Five of the nine seats on the Mecklenburg County Board of Commissioners are on the primary ballot. Here’s how we see those races.
Democrat Damiko Faulkner, a political newcomer, is challenging the three incumbent at-large Democrats – Trevor Fuller, Pat Cotham and Ella Scarborough. Three of the four will advance to face a single Republican in the general election in November. We recommend the three incumbents.
Fuller, who chairs the board and seeks a third term, has been a consistent voice pushing the county to address its status as one of the worst in the nation for economic mobility. He helped create the Opportunity Task Force, a 20-member group of community leaders that expects to present recommendations in October. It’s part of his consistent focus on battling poverty. Fuller is a lawyer with a law degree from Georgetown.
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Cotham was the board chair before being ousted by Fuller. As a Democrat who doesn’t always follow the party line, she offers an important perspective. Her frequent questions of how things are done can be a thorn in the county staff’s side, but generally a valuable one. She is active in the community, tirelessly attending events and listening closely to constituents.
Scarborough is finishing her first term on the board following her service on the Charlotte City Council. She is well-versed in local government and has been a voice in favor of education, the poor and the homeless.
Faulkner, a pastor at a small Presbyterian church, speaks in generalities and does not demonstrate much familiarity with county government. He said he is a better choice than his opponents because of his “ability to be relational with people.” He says he wants to fight inequality but could not suggest specifics.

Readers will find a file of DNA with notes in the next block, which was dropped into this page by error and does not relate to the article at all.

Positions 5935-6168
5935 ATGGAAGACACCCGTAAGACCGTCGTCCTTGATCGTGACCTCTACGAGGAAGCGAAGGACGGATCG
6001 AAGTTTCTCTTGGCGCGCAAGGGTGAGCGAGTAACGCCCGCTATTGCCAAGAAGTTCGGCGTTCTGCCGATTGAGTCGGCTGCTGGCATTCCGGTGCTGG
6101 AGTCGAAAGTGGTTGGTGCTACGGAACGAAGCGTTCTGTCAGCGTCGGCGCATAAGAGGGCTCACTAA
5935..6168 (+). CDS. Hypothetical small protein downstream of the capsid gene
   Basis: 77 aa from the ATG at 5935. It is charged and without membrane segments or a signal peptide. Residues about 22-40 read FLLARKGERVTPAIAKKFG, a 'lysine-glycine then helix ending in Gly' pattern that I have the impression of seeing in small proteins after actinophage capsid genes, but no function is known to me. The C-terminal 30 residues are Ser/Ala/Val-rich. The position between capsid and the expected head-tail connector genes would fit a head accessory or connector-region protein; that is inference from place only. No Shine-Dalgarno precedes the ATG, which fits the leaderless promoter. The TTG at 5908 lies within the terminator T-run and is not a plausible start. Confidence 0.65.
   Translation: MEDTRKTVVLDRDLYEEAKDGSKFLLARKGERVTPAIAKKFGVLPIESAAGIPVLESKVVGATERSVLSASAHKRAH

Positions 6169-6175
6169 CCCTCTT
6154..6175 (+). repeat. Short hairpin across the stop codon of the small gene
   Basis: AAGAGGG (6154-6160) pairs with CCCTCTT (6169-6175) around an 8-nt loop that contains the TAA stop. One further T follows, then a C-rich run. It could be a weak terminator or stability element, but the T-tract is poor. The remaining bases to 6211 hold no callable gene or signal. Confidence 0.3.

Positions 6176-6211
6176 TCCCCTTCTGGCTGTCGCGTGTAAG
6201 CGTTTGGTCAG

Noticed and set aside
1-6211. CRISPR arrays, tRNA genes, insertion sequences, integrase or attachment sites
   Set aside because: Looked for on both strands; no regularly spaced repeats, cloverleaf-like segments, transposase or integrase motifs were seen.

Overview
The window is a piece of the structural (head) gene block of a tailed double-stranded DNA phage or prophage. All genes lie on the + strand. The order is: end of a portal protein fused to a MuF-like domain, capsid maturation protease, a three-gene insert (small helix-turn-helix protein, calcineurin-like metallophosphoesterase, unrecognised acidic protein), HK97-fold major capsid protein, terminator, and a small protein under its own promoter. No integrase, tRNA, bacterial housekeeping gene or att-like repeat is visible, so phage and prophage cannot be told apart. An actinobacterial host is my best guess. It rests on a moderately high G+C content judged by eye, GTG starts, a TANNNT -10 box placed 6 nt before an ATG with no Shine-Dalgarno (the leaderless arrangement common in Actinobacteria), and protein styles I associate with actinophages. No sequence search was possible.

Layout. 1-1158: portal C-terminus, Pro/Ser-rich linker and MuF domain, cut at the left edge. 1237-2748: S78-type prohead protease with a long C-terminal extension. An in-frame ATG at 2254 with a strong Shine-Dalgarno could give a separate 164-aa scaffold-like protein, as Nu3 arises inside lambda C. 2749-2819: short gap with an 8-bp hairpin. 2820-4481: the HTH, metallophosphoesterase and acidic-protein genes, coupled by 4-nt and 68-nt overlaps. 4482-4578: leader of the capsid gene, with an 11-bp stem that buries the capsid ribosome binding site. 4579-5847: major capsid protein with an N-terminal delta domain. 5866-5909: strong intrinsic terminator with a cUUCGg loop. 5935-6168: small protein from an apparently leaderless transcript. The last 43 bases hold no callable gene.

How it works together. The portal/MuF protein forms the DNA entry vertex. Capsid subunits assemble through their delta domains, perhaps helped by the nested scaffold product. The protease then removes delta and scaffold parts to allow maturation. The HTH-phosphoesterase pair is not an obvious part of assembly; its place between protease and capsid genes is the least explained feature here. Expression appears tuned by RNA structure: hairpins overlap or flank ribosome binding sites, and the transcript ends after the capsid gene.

Faulkner does not offer a compelling case for his candidacy. Fuller, Cotham and Scarborough deserve renomination.
We make no endorsement in this westside district, where incumbent Vilma Leake is challenged by two newcomers in the Democratic primary. The winner faces no Republican opposition.
Leake is a hard-working commissioner who shows up at community events large and small.
She also suffers from a well-earned reputation for cantankerousness. She remains a prickly firebrand, too quick to attack those who disagree with her. That’s an unhelpful trait for an advocate of struggling neighborhoods that need political bridges built, not burned.
Lula Dualeh is a smart, energetic community organizer making her first bid for office. The 28-year-old Phillip O. Berry Academy and UNC Charlotte graduate shows great promise, and voices a heartfelt desire to help her westside neighbors. Should this campaign fall short, we hope she deepens her civic resume and seeks another chance to serve.
We also congratulate Angela Edwards, a 54-year-old minister, for making an admirable run to show other low-income citizens the value of community engagement.
Republican incumbent Bill James, who has held the seat for 20 years, faces a challenge from fellow Republican Joel Levy. Levy is well-suited for the role and we recommend him.
James is a budget watchdog. We value that along with his general propensity for transparency in government. But his obsession with and animosity toward African-Americans, gays and other minorities is divisive, hurtful and unflattering to his district.
Levy, manager of a municipal bonds portfolio at TIAA, brings the same conservative credentials and financial acumen without the arsonist impulse. As a past assistant treasurer for the city of Charlotte and the vice chair of the Board of Equalization and Review, Levy has direct experience with the kinds of issues commissioners confront.
Those who have worked closely with him describe him as smart, principled and talented on issues of public finance.
Others have also found him easy to work with, and he comes across to us as someone who, while solidly conservative, listens to other perspectives and works with others for the common good.